“Star Trek TOS” 1966-69
The Sci-Fi Graveyard is littered with the corpses of canceled TV series. (“Automan,” we hardly knew ye.) In a special section of that hallowed boneyard is a magnificent set of tombstones set aside for the offspring of the late, great Gene Roddenberry. “Star Trek: TOS” (“Star Trek: The Original Series” for you non initiates) and its four followers have all now passed into the great beyond. This Friday night, the United Paramount Network will send the Starship Enterprise on its final mission (which, speaking in a purely chronological sense, is actually one of the earliest missions in the “Star Trek” universe, preceded only by portions of the Star Trek: First Contact film and selected “time travel” episodes of the assorted series, which ... well, let's just leave that off for now).
This weekend, trekkers (or “trekkies” to the old guard) will find themselves without a “Star Trek” series for the first time in 18 years. That's an entire generation of high school graduates who cannot remember a world without “Trek.” Kinda puts things in perspective, don't it?
Despite its eventual cultural impact, the original series was hardly a ratings smash. It never went above No. 52 in the weekly ratings during its three seasons on the air. That changed, of course, after the show went off the air and its massive audience of teenagers (now a much-coveted demographic) turned the show into a cult sensation. Virtually every scientist, astronomer and astronaut on the planet now cites Roddenberry's optimistic series as inspiration.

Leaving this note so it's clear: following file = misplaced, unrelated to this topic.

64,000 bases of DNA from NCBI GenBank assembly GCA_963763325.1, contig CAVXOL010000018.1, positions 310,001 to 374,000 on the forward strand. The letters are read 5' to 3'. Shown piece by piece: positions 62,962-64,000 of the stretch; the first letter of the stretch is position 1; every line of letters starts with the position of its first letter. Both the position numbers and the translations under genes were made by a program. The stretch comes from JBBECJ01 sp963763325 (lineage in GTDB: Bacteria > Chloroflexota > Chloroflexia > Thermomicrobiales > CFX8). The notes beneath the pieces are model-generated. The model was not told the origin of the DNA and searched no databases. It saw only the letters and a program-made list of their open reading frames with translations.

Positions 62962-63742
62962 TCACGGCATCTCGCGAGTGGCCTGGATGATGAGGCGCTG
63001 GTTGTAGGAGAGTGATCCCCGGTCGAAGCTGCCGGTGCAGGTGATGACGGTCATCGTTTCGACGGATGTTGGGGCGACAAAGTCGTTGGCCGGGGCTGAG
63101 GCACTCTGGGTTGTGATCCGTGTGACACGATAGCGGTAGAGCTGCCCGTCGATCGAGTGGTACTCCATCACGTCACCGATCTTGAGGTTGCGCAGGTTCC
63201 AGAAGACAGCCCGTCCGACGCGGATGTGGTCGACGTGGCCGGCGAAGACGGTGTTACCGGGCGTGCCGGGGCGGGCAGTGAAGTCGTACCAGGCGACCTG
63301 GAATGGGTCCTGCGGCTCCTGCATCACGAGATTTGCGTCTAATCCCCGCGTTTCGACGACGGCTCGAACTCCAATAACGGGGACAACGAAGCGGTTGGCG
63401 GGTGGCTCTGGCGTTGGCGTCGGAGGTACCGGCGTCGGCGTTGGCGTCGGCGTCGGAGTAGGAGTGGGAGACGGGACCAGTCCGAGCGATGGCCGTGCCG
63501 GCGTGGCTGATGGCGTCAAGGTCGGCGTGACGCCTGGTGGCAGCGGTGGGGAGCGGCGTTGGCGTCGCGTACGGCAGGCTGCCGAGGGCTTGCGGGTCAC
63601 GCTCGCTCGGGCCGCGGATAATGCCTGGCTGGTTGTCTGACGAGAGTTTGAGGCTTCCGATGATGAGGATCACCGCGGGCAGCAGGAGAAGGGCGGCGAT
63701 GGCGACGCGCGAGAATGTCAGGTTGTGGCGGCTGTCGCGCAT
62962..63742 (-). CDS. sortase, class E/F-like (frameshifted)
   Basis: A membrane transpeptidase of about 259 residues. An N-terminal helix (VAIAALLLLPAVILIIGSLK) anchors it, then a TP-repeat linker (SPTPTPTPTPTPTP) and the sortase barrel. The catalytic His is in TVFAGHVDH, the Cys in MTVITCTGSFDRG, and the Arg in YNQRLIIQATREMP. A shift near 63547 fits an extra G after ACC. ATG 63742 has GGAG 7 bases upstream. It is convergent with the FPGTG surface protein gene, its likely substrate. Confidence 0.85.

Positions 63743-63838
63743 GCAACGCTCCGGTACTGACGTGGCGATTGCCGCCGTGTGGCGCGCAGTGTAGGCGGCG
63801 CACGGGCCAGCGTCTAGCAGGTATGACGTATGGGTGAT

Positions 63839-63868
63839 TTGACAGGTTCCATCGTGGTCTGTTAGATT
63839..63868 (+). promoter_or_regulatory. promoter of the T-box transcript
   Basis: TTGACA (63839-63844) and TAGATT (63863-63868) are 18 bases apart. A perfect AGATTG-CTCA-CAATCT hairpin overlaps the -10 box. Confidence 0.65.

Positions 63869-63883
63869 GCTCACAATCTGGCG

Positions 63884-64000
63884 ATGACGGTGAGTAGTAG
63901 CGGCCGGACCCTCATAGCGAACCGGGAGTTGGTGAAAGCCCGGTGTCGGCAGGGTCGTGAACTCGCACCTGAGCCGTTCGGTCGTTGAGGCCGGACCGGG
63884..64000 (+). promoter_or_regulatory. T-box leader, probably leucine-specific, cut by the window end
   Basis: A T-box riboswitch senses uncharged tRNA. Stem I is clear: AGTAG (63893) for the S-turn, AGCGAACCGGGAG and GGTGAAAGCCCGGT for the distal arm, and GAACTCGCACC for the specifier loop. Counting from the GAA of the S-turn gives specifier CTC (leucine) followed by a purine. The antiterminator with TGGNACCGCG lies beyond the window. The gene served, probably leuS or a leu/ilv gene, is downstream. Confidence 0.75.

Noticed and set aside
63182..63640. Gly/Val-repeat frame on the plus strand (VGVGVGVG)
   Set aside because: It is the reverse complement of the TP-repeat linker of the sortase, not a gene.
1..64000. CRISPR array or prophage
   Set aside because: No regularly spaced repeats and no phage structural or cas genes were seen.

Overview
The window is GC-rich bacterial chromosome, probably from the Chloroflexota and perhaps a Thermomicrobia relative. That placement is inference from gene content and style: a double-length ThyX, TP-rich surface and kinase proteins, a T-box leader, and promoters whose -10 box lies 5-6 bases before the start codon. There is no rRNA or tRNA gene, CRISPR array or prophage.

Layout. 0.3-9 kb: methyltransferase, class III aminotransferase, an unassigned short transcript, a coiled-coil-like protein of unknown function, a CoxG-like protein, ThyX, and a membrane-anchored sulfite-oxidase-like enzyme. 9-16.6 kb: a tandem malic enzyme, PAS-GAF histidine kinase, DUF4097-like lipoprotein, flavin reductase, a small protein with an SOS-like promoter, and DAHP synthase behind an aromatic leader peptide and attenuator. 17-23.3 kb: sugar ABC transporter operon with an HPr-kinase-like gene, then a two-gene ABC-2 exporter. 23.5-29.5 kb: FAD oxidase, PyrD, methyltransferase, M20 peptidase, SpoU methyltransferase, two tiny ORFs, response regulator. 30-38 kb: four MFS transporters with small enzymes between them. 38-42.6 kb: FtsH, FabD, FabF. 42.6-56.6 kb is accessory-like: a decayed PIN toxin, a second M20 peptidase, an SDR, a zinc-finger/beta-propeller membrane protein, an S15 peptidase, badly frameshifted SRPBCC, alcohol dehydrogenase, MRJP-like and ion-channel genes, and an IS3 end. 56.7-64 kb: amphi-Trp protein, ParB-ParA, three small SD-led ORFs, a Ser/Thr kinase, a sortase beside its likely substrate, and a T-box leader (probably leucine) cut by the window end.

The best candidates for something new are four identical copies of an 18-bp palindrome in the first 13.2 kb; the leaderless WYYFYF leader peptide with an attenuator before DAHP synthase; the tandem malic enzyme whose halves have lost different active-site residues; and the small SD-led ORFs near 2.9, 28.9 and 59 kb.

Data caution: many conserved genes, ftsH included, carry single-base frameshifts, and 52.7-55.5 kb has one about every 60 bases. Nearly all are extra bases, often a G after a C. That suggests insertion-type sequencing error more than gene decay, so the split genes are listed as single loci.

In the '80s, the show spawned a successful (if uneven) series of feature films, beginning with 1979's Star Trek: The Motion Picture. The show returned to television in 1987. Topnotch writing and a popular cast eventually made “Star Trek: The Next Generation” even more successful than its predecessor.
Follow up series seemed to be a case of diminishing returns, however. With “Star Trek: Voyager,” the franchise jumped syndication and became a cornerstone of the fledgling UPN network. Ratings took a slow slide over the next decade. When “Enterprise” premiered in 2001, many fans hoped it would be a return to roots for the franchise. Despite its pre-“Star Trek: TOS” setting, its popular star (Scott Bakula) and its hot sidekick (Jolene Blalock), the show never took off.
Perhaps it was the complicated multi-season story arcs. (Nazis? Really?) Perhaps the show didn't feel “Star Trek” enough. (Where were the mini-skirts?) Perhaps, in today's “invasion rather than diplomacy” world, the Prime Directive felt too naïve. Perhaps it was simple burnout.
The final episode of “Enterprise” will feature guest stars Jonathan Frakes and Marina Sirtis (from “Next Generation”) and will help segue into the Star Trek: Generations film. It's too little too late to save “Star Trek,” but here's hoping it's at least a worthy send-off to one of TV's greatest franchises.
The series finale of “Star Trek: Enterprise” airs Friday, May 13, at 7 p.m. on KASY-50.